Republicans in the House of Representatives have quietly passed a bill expanding coverage options in Obamacare, which runs just a bit contrary to the GOP's repeated, vehement public calls for "full repeal" of the healthcare reform. The tweak was passed subtly, buried inside a separate bill to prevent payment cuts to doctors who accept Medicare, and was signed into law by President Obama.
The move may reflect an acknowledgment by GOP leadership that the political landscape on Obamacare, following April's news that over 7 million American have received insurance through the law, is slowly but surely changing.
The change is a small one, not remarkable for any measure of political courage it forced the House GOP to show. It's not even clear how many members were aware what they voted for, as the bill was passed on an unorthodox, debate-free voice vote. It eliminates caps on high-cost deductibles for small group plans, which had been set at $2000 for individuals, and $4000 for families. The Republican rationale: This would allow employees also using health savings accounts — a longtime conservative hobby-horse in healthcare policy — to seek out higher-deductible, lower-cost plans.
The lay of the land these days for Republicans opposed to Obamacare and supporting full repeal is, in simplest terms, a bad one. It's been a certainty, since both the 2012 Presidential defeat of former Massachusetts Governor Mitt Romney, and the law's victory before the Supreme Court, that no such repeal is conceivable until at least 2017, assuming the election of a Republican president.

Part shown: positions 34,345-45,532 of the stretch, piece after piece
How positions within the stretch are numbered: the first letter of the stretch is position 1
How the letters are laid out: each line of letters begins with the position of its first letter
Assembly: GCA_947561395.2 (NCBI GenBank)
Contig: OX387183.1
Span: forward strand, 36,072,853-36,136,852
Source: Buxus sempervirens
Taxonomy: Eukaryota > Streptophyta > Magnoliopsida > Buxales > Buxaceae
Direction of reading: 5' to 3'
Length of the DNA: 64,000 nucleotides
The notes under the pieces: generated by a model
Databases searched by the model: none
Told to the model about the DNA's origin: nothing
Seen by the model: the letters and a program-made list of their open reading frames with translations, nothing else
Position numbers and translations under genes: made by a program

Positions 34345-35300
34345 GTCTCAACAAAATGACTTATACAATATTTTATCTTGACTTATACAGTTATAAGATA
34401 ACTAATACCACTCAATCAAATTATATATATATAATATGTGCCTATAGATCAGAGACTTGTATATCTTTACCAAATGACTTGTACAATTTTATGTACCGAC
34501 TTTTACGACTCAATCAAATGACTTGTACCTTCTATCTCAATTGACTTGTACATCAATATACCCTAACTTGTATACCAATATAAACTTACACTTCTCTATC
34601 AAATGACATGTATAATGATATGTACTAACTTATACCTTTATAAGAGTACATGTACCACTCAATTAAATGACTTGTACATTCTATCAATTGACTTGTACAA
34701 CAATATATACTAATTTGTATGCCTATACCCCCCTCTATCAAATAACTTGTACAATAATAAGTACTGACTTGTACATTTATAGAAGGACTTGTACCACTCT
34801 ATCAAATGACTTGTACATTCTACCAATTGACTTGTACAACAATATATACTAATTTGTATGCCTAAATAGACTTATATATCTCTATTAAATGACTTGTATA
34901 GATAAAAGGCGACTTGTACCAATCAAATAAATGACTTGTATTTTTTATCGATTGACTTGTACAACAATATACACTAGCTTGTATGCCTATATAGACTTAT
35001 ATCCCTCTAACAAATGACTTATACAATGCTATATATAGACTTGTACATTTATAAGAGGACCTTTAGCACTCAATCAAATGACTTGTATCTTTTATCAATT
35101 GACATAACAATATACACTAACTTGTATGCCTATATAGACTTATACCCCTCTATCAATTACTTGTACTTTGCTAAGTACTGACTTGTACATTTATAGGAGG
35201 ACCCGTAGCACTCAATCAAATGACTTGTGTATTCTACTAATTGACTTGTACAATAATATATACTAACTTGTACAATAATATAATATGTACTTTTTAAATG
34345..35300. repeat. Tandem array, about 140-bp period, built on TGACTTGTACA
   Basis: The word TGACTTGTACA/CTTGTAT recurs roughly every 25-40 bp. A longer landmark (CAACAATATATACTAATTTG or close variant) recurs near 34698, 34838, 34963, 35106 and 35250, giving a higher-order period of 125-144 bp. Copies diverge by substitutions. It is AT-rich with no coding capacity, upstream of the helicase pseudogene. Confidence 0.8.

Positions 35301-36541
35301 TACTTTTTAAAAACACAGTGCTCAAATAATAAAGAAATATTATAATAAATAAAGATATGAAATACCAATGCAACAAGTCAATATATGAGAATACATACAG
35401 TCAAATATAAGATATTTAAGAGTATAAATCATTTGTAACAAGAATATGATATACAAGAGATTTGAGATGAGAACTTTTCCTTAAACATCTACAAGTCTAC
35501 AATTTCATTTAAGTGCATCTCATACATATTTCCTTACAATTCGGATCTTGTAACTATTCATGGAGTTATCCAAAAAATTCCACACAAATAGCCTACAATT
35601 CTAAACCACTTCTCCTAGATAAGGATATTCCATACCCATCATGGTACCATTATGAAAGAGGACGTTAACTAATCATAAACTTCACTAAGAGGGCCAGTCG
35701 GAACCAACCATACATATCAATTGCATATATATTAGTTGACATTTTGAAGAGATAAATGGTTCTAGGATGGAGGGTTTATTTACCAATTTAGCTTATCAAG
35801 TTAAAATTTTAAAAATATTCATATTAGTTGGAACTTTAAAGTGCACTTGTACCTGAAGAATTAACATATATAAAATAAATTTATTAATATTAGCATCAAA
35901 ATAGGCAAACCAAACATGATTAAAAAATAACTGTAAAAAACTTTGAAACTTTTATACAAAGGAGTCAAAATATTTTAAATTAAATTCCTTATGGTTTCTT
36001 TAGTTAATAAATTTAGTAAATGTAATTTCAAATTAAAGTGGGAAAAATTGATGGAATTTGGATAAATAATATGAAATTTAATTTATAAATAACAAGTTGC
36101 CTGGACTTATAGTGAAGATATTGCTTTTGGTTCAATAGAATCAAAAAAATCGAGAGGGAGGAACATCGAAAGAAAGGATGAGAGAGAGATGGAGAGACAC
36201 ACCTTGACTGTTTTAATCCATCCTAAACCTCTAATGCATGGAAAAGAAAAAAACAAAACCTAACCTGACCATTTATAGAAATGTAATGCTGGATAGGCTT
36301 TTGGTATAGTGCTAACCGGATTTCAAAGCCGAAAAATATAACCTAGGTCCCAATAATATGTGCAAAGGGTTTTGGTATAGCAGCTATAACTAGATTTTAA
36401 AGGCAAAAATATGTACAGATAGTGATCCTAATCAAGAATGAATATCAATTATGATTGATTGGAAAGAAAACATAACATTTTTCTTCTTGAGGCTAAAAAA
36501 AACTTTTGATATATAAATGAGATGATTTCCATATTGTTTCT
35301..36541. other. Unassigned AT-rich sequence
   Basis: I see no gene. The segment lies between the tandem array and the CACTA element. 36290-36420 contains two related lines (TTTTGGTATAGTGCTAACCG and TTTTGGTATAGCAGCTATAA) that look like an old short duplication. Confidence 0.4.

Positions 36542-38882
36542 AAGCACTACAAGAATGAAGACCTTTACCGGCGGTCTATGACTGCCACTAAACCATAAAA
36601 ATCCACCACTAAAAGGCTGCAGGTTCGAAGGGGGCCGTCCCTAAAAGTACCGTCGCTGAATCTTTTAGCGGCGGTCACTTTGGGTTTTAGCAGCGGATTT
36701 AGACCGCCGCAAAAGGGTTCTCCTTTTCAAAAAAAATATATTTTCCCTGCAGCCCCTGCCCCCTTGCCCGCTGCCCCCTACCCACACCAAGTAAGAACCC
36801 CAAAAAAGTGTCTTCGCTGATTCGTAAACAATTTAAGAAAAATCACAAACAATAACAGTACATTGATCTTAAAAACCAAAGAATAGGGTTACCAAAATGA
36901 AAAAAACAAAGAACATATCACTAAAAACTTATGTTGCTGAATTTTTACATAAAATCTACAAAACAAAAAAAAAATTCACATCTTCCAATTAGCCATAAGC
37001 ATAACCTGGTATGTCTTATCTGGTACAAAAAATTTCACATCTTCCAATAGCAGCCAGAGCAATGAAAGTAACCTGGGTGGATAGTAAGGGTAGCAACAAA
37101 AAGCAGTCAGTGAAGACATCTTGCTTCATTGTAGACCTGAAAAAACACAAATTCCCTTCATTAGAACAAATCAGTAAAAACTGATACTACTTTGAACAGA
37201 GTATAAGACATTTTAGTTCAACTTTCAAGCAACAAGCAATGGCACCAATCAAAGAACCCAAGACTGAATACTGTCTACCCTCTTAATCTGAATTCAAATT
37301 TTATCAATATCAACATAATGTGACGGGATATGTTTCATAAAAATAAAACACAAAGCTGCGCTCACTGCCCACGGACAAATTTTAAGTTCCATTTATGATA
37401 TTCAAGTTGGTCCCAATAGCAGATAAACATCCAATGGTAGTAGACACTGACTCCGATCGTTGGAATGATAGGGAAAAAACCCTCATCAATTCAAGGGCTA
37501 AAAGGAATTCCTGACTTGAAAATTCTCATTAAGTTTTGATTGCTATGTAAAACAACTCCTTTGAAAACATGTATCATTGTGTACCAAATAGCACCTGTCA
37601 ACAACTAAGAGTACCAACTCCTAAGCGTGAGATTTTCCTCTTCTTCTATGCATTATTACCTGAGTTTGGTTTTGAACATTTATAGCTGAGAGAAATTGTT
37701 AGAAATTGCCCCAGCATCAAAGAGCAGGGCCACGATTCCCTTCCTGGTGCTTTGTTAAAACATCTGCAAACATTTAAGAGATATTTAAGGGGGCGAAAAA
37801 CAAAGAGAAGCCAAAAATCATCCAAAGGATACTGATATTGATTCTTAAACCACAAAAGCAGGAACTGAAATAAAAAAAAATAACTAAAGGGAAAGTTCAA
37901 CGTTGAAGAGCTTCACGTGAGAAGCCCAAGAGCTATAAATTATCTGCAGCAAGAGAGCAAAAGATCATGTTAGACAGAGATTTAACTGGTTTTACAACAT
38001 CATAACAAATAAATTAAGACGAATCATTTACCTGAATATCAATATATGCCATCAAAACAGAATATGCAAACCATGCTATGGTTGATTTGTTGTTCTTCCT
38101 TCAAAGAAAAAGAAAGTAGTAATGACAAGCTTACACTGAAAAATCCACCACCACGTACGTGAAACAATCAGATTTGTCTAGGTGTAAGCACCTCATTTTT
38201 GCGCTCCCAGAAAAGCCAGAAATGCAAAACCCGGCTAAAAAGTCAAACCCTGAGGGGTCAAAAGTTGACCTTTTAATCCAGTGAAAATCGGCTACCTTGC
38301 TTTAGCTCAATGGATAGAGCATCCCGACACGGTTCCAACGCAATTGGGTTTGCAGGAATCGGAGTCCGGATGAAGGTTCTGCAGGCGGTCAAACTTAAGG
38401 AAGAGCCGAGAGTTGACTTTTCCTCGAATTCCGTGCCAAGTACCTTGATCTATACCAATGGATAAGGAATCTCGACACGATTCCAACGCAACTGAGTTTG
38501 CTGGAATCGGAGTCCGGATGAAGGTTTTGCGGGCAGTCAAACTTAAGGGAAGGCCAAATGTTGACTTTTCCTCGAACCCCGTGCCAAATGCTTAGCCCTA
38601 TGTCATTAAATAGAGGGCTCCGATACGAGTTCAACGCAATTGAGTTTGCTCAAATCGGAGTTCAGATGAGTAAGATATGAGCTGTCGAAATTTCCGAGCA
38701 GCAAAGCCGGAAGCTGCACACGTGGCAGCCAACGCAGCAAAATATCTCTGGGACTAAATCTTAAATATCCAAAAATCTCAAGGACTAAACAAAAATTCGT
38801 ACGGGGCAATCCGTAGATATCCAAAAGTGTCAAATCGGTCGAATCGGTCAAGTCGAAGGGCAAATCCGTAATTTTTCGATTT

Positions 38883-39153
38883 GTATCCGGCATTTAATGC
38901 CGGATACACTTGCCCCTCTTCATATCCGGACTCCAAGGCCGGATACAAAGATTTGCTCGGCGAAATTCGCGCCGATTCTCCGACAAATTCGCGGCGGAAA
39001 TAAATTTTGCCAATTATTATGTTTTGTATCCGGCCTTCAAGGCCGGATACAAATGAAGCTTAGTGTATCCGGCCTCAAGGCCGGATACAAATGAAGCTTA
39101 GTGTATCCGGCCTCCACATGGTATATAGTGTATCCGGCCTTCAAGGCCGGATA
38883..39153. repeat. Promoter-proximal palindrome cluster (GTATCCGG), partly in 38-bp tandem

As such, it's possible that a Republican Party passing fixes and adjustments to the very law they're by and large sworn to destroy could become a more common sight in the near future, since in practical political terms that's the only way to actually have any impact. That's the price of two lost presidential elections, a yearlong lost legislative battle, and a lost Supreme Court challenge, it seems — at long last, there's a pressure on Republicans to at least engage with the law, however minimally.
The procedural subterfuge used to slide the changes through, however, serves a dual purpose — both keeping things smooth with vehemently anti-Obamacare representatives, and keeping the national party poised to run hard against Obamacare in the midterm elections. This has been the apparent strategy for months now, and despite a positive week of news for the law, the GOP still seems to regard it as their best hope for a successful midterm surge.
As you'd expect, the battle to spin this news is well underway. Said a spokesman for House Minority Leader Eric Cantor:
This is another in a series of changes to Obamacare that the House has supported to help save Americans from being harmed by the law, and we're glad to see the President signed it into law.
In other words, we only did it for you! In light of the GOP's longtime, intractable opposition to changing the law — the House has voted a staggering 52 times to repeal Obamacare, as recently as last week — this has the familiar ring of someone wanting it both ways. Whether it works has only one measure, though, and it's coming to a polling place this November.